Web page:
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Mixing Family Business with Politics in Thailand

  • Masami Imai


    (Economics and East Asian Studies, Wesleyan University)

This paper uses newly compiled data on Thai family businesses and their direct participation in politics to examine whether the political participation of family business yields private economic payoff. The paper finds that the political participation of family members is positively associated with the profitability of family businesses. Furthermore, this “political benefit” is found to be particularly large when firms are connected to the cabinet members. These results support the crony capitalism view that powerful business groups in Thailand have an incentive to directly hold influential public offices in order to influence the economic policy in their favor.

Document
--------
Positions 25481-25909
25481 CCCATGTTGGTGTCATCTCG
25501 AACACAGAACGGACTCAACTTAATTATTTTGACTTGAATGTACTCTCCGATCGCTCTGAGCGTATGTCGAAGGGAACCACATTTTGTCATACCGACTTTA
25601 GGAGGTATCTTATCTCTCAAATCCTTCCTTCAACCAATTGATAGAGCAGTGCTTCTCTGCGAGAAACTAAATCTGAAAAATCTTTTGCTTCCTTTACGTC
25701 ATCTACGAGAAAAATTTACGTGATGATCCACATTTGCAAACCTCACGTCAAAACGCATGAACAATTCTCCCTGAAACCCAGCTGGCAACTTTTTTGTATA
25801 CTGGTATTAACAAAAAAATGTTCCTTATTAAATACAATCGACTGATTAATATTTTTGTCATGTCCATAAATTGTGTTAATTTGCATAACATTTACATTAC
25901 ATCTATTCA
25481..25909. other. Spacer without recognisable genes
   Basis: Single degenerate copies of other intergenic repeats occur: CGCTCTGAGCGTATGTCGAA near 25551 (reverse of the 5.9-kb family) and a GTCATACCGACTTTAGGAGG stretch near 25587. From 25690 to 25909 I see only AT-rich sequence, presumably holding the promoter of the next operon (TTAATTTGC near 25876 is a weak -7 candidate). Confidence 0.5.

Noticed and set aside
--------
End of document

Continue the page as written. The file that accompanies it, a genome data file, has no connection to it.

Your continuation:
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Paper provided by Wesleyan University, Department of Economics in its series Wesleyan Economics Working Papers with number 2006-017.

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Length: 28 pages
Date of creation: May 2006
Date of revision:
Publication status: Published in Asian Economic Journal (Vol. 20 No 3, 241-256) on-line at .
Handle: RePEc:wes:weswpa:2006-017
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